Weekly Poll: Do You Use Microsoft Office for Windows on Your Mac?

If there’s one enduring set of apps that’s practically a requirement to use in most business and education settings, it’s Microsoft Office. Love it or hate it, Word, Excel, and PowerPoint are the de facto standards for their categories.

On a Mac, you’ve got a ton of options these days. You could obviously use Office for Mac, though it’s often a bit behind its Windows counterparts despite coming out for the Mac before Windows was even around (though sometimes it does seem ahead of the Windows versions — see the Publishing layout options in Word for Mac). Then, there’s Apple’s iWork apps, though you might end up with some compatibility issues if you have to regularly share heavily formatted documents (but, for most purposes, iWork really is fine, while being nicer to use than Office. Really). There’s also OpenOffice and its new counterpart LibreOffice, though they come with their own slew of issues. You could also use web apps for free these days instead, from Google, Zoho, or even Microsoft itself.

Or, you could use Office for Windows on your Mac, either in Bootcamp or in a virtual machine. That way, you could use Office 2013 today on your Mac, or stick to an older-and-trusted version of Office in an old XP virtual machine. I personally have Office 2010 in a Windows 7 virtual machine, as well as an Office 2013 trial in a Windows 8 virtual machine for testing and more. We’d love to know if you use Office for Windows on your Mac. If so, we’d love to hear how you use it, and what version you’re using in the comments below!


  • http://jonathangraft.com Jonathan Graft

    I use iWork on my home laptop, I refuse to infect my MBP with anything from Microsoft (except for things that are necessary, such as Silverlight).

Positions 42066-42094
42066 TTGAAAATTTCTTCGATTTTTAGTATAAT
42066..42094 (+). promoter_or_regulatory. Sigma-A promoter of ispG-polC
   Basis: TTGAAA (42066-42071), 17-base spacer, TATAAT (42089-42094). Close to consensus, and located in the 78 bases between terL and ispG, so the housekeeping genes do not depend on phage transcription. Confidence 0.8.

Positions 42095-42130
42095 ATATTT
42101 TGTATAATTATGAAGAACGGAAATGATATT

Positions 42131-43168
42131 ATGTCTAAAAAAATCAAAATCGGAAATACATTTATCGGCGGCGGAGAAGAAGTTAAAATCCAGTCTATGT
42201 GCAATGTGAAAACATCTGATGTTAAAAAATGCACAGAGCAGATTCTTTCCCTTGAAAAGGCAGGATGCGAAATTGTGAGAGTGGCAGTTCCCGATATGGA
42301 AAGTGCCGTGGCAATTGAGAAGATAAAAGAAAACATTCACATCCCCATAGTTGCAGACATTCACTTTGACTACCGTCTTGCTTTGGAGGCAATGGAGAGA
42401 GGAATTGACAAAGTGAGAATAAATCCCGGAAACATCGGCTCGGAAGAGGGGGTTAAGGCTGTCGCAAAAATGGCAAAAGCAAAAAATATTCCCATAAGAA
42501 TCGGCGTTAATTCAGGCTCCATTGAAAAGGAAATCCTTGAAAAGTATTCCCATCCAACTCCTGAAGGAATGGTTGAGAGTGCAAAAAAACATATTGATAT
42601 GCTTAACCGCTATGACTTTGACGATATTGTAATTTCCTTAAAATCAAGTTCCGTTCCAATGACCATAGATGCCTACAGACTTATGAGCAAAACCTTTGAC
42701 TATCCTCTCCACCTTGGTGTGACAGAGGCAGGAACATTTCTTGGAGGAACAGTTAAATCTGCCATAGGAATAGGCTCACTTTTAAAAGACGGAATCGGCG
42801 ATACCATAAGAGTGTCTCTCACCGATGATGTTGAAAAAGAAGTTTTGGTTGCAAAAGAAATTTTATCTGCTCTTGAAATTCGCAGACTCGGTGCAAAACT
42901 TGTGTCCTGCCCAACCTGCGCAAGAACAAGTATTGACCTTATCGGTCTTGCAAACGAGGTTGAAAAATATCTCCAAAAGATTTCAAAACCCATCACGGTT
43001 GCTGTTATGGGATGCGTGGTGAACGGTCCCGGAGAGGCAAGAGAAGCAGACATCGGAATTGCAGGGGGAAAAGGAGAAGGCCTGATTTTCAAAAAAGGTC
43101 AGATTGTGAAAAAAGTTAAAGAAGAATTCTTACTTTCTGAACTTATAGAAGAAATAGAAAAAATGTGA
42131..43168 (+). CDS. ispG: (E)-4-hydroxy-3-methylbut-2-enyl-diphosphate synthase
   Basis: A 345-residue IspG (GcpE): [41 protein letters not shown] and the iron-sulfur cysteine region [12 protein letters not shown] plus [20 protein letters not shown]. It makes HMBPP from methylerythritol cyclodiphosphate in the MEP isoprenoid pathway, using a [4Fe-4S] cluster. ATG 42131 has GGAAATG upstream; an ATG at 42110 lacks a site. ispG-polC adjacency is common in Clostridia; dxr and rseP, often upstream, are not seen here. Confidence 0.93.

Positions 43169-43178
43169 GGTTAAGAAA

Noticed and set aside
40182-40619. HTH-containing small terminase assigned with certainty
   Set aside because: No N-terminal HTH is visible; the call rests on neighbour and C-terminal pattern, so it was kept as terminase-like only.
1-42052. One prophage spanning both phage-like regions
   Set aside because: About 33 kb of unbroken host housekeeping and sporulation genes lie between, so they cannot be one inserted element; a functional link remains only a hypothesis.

I do use Office for Mac on my work MBP however because our company requires it.

  • danny

    What’s the point of porting it if Microsoft already make a mac version?? Not like it’s still in the dark ages compared to the windows version…

    • http://www.thepapermail.com Jacob Penderworth

      Some people prefer the true native experience. Let’s face it: Office is simply not made for the Mac. Even the version that is doesn’t work well. If you’re going to use it, why not have the best experience (of the worst — I don’t even like Office personally)?

    • Sigilist

      Contrary to what is believed, there are differences between the Windows and Mac versions in features, form, and function. I predominantly use the Mac version for the everyday basics; for some special needs, I may use Office for Win via VirtualBox… though rarely.

  • http://Cooldiscountinstruments.com Steve barry

    If you want to use Access then you have to use the windows version. And the Mac version of Excel is sooooo slow that if you are working on a workbook which has a few thousand vlookups or similar then you are better running the windows version. I use it in Parallels. It used to be that if you needed VBA then you had to run it in windows but I think that is implemented now for Mac. Apple Numbers? It really doesn’t hold a candle to Excel. If you just need some pretty reports then its fine but for more complicated work you need a more serious tool. Not that a Microsoft fanboy. Quite the opposite. But they are the king of spreadsheets.

    • http://techinch.com/ Matthew Guay

      Agreed there. I wouldn’t have thought so, at first, but statistics classes in college taught me otherwise.

  • Lelio

    No, Pages it’s fine for my work

  • Charles Dillon

    I just use Google Drive…I feel like it has taken over any needs of Windows Office and is cross platform.

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